The E-7A Wedgetail upgrade consists of “new and more advanced combat identification sensors, tactical data links, and communication and encryption systems”.
The value of the contract is A$583 million, with the work to be completed by mid-2022.
The work will mainly be conducted at two Australian air bases: RAAF Amberley and RAAF Williamtown. Under AIR 5077 Phase 5A, Boeing Defence Australia will lead the upgrade in three stages over six years, with support from Boeing’s Airborne Surveillance Command and Control team in the US.
Darren Edwards, Boeing Defence Australia’s vice president and managing director said:
“We’re leveraging over 40 years of AEW&C knowledge and investment, and a successful track record of maintaining and upgrading aircraft built based on Boeing’s successful 737 model for the RAAF.
We are on track to deliver the first release of upgrades to all six aircraft in early 2018, with the first aircraft completing flight testing two months ahead of the schedule; a demonstration of the strength and success of the partnership between Boeing and the Commonwealth of Australia on this mission-critical platform.”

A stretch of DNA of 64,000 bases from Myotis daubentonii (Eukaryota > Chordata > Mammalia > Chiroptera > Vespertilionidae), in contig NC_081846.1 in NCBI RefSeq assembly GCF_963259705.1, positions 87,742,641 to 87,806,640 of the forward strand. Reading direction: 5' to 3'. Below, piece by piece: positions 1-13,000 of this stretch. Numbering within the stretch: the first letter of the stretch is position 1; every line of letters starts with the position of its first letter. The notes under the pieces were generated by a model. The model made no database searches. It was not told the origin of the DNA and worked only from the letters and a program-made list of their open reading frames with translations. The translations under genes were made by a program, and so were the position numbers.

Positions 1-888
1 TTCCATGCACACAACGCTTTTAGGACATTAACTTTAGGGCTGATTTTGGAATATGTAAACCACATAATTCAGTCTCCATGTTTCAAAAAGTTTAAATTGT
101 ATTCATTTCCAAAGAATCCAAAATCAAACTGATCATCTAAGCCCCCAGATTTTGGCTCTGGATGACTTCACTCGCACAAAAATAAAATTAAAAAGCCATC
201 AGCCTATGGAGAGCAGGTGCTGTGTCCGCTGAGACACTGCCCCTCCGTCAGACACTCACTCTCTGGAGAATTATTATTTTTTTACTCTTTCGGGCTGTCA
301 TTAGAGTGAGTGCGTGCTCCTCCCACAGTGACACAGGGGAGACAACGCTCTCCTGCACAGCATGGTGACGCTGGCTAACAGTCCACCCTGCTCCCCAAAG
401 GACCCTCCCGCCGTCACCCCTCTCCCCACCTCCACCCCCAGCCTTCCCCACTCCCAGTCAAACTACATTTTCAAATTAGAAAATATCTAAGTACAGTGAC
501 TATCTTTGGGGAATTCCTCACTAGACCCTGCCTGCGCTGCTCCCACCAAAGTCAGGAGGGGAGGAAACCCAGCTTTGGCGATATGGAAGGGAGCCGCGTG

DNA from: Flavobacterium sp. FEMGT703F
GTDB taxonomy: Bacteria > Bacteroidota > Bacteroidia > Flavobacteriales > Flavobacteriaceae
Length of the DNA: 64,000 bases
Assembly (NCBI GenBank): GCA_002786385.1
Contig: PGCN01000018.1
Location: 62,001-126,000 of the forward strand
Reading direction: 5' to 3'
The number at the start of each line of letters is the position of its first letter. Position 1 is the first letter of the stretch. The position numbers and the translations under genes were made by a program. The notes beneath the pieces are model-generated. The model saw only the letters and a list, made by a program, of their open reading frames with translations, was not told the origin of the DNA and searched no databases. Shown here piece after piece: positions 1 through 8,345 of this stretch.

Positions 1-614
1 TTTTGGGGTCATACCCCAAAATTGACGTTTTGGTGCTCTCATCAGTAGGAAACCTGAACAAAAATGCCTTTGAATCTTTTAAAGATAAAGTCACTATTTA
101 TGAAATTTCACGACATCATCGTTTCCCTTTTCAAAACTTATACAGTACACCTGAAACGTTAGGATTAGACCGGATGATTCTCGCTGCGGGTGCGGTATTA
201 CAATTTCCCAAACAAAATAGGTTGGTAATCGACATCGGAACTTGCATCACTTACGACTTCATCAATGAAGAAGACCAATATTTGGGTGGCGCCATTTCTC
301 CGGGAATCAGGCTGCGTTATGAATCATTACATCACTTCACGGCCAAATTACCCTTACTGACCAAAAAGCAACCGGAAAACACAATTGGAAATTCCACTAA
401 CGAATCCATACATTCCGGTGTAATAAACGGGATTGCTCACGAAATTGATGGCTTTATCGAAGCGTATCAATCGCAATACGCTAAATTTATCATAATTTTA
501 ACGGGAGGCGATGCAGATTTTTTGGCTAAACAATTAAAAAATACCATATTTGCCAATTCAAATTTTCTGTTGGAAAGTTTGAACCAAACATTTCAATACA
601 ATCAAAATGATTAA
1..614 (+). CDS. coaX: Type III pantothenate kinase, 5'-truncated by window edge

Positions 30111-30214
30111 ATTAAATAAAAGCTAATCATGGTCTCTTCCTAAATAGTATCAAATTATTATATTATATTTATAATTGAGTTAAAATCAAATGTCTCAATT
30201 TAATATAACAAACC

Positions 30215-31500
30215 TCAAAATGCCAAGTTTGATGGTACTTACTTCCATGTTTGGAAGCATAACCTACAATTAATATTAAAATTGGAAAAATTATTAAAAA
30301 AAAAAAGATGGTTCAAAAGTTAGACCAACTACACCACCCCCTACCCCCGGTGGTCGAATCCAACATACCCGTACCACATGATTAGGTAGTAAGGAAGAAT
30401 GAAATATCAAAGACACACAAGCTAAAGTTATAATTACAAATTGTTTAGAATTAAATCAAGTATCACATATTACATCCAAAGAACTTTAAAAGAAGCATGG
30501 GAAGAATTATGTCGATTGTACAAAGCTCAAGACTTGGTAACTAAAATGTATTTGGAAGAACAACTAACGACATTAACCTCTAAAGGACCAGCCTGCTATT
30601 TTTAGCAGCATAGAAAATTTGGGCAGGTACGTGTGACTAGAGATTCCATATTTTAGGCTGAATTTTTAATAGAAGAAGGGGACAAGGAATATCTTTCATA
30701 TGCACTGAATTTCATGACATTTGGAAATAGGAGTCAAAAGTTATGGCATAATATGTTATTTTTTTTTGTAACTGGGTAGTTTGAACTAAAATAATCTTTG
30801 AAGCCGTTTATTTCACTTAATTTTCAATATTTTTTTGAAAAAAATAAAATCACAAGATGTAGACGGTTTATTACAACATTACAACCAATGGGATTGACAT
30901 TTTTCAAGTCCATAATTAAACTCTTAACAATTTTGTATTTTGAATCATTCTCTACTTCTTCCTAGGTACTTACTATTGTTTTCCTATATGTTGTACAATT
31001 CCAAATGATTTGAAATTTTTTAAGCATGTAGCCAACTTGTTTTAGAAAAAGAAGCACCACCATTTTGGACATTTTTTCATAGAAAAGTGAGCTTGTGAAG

The government today announced we will upgrade the RAAF’s E-7A Wedgetail airborne early warning and control capability. pic.twitter.com/LRyKpA3QZl
— Marise Payne (@MarisePayne) July 5, 2017
In October 2014, an E-7A Wedgetail conducted the first Australian sortie over Iraq supporting coalition forces conducting airstrikes against Islamic State. In January 2015, the Australian E-7A performed the longest Australian command and control mission in a war zone during a 16-hour, 18-minute combat mission over Iraq, requiring two air-to-air refuellings to stay aloft.
In May 2015, Australia’s fleet of six E-7A Wedgetail aircraft achieved final operational capability. This occurred after the aircraft supported search operations for MH370 and took part in Operation Okra, flying 1,200 hours during more than 100 sorties in the fight against Islamic State.